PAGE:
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Get to know AP Master Trainer Gabe Hilden-Reid

Updated: Sep 27, 2019

We sat down with Aerial Physique Master Trainer Gabe Hilden-Reid, whose impressive aerial silks and rope skills you might recognize from our Instagram page! Gabe teaches many classes at Aerial Physique and he'll be leading Level One Teacher Training this November in LA. His classes consistently fill up quickly and his students adore him! We dive into his aerial background and his philosophy on creating a welcoming environment for students. Enjoy!

How did you get into aerial arts?

“When I was 14, I went to my cousin’s bat mitzvah at Xelias Aerial Arts in Minneapolis, MN, where they did triple trapeze. I thought it was going to be really stupid, but I ended up loving it! So, I signed up for classes. I started going 3-4 times per week, but eventually was going 5 days a week.”

What drew you most to aerial arts?

“I loved the athleticism, and the creativity. I was always athletic, but didn’t like organized sports because I was too competitive. I loved aerial because it wasn’t explicitly competitive (though I made it competitive), and because it had a theatrical element to it."

What were your favorite aerial apparatuses?

“I was most drawn to Spanish web, aerial silks, and pas de deux.”

How did you start teaching aerial?

“There was a summer school program at my circus that needed coaches, so I signed up when I was 16. I wanted to further my aerial practice by getting so good that I could explain it to other people. I was also taking any assistant coaching opportunities that I could, because I wanted to completely immerse myself in aerial and in the aerial community. I wanted to live and breathe aerial because I was so enamored by it.”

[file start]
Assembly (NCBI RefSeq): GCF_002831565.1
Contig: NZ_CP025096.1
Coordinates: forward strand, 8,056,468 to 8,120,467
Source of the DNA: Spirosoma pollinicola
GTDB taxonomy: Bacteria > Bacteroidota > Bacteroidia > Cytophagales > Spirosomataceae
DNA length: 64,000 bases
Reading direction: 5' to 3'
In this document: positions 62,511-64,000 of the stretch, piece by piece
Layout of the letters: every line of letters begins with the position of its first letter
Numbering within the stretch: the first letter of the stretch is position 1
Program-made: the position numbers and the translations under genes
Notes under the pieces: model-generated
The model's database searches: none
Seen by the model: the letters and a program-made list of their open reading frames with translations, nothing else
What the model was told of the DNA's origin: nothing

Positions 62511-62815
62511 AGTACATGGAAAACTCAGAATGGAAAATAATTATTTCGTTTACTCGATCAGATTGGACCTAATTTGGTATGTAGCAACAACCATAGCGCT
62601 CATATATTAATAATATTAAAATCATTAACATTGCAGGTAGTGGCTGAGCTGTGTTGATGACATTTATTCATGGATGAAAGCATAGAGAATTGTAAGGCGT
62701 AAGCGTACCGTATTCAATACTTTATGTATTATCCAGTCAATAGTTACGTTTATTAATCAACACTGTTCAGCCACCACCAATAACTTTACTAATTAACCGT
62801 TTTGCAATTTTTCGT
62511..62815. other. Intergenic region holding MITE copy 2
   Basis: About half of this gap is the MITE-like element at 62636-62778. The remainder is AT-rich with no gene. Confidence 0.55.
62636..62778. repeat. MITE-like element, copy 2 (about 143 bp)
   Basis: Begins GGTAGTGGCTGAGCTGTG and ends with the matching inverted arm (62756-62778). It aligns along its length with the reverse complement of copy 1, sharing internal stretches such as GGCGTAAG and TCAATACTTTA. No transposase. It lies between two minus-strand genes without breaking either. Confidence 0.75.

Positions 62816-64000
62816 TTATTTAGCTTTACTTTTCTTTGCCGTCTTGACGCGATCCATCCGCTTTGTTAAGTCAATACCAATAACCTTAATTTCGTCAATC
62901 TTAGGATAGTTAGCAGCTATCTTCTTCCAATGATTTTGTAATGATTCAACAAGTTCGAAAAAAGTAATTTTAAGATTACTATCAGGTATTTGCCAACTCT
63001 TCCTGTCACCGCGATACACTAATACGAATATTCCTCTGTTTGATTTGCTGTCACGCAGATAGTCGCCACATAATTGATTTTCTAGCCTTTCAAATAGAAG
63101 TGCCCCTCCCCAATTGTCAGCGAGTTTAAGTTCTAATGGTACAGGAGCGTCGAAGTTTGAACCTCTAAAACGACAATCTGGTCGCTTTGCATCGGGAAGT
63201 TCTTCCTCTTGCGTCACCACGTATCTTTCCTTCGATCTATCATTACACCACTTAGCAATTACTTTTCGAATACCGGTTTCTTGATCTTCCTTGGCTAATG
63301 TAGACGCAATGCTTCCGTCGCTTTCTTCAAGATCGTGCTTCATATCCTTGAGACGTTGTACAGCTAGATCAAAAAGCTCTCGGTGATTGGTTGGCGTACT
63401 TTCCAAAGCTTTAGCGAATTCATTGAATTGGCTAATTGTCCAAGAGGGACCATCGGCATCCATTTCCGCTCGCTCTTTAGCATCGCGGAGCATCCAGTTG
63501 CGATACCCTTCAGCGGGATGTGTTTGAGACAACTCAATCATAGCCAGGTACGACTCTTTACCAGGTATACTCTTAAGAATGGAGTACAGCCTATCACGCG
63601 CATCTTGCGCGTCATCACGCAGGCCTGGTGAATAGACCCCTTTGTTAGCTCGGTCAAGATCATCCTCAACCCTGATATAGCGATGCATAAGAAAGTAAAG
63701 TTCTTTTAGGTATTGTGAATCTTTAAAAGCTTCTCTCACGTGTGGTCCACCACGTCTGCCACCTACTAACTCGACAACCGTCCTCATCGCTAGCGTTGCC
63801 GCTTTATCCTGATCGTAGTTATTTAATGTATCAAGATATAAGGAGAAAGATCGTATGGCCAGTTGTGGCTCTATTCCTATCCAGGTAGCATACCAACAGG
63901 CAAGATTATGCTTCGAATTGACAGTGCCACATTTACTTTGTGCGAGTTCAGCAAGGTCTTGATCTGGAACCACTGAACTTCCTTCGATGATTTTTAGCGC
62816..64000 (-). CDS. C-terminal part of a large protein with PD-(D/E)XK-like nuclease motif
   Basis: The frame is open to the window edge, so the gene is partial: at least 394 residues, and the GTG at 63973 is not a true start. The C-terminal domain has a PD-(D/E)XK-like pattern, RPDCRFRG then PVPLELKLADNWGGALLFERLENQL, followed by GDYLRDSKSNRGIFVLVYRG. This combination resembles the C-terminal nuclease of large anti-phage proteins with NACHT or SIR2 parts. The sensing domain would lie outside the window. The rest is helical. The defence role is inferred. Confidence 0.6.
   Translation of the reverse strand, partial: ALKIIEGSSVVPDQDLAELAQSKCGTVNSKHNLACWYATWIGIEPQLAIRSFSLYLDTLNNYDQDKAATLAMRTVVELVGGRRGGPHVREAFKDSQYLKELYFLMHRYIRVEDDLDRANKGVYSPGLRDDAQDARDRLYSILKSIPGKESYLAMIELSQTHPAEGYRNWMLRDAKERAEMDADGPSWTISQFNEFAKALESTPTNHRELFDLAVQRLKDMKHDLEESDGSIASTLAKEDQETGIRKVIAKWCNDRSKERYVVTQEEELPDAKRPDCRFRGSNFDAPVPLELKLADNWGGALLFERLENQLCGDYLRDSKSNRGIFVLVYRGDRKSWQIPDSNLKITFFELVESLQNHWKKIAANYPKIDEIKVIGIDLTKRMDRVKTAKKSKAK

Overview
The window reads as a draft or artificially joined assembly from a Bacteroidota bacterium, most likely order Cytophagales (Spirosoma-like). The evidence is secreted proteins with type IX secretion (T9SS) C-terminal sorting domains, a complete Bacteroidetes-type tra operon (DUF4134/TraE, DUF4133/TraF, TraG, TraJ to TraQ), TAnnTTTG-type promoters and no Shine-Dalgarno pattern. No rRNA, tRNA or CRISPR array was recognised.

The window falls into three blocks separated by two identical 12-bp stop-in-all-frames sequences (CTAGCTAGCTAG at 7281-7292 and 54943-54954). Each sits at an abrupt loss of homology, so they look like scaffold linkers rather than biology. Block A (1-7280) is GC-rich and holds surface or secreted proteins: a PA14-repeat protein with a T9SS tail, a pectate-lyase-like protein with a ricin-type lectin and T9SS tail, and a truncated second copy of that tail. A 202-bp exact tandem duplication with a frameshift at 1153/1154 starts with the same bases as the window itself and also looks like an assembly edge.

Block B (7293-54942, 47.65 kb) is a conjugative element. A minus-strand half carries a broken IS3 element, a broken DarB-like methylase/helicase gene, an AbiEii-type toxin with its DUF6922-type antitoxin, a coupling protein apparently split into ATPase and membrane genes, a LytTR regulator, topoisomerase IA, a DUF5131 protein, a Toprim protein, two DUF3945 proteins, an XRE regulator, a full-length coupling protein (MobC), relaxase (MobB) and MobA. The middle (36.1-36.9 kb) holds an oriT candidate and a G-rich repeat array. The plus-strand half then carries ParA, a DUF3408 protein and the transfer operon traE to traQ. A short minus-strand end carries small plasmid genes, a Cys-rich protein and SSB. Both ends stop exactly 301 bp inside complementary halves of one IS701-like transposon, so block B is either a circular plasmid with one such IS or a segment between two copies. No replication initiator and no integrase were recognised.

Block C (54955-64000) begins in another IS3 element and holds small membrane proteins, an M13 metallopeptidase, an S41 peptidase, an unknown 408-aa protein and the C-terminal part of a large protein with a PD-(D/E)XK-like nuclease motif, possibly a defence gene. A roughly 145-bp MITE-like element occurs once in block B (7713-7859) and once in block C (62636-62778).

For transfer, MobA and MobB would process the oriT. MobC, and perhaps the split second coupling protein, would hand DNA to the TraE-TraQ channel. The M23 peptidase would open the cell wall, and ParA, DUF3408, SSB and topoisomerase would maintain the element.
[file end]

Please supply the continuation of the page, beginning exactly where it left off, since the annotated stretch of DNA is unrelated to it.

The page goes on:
Did you have any aerial coaches who inspired your own coaching?

“I had a coach named Julianna Neves, who actually originated the aerial silks pas de deux in the Cirque du Soleil show, Dralion. Her performance skills inspired me to convey what she was conveying to students.”

Why did you choose aerial as your career?

“When I think of what I want to do with my life, I want to hang out with really cool people while doing my favorite activity. So, naturally, aerial fits the bill.”

How did you decide to teach instead of perform?

“When I was 21, I had a debilitating neck injury that ended my performing career. The next best thing to performing was being in a position to still immerse myself in aerial, while being the person keeping students safe. Teaching proper technique and safety so that the same thing doesn’t happen to others became extremely important to me.”

How has teaching students been gratifying in your career?

“I truly can’t even describe how gratifying it is when I see a student succeed based on a cue or a tip I’ve given them. Watching a student have something click is endlessly rewarding, which is honestly why I do what I do. From a success as tiny as getting a foot lock, to something as big as doing a triple star, watching that moment happen is incredible.”

What are some differences between coaching children vs. adults?

“Kids require constant directing to maintain their focus. Once kids lose focus, it is very hard to get them back on track. Kids are often less motivated, and coaches have to work a little harder to motivate them. Adults elect to be in the studio; they are choosing to pay a lot of money to be there because they want to be there. Their parents aren’t making them come.”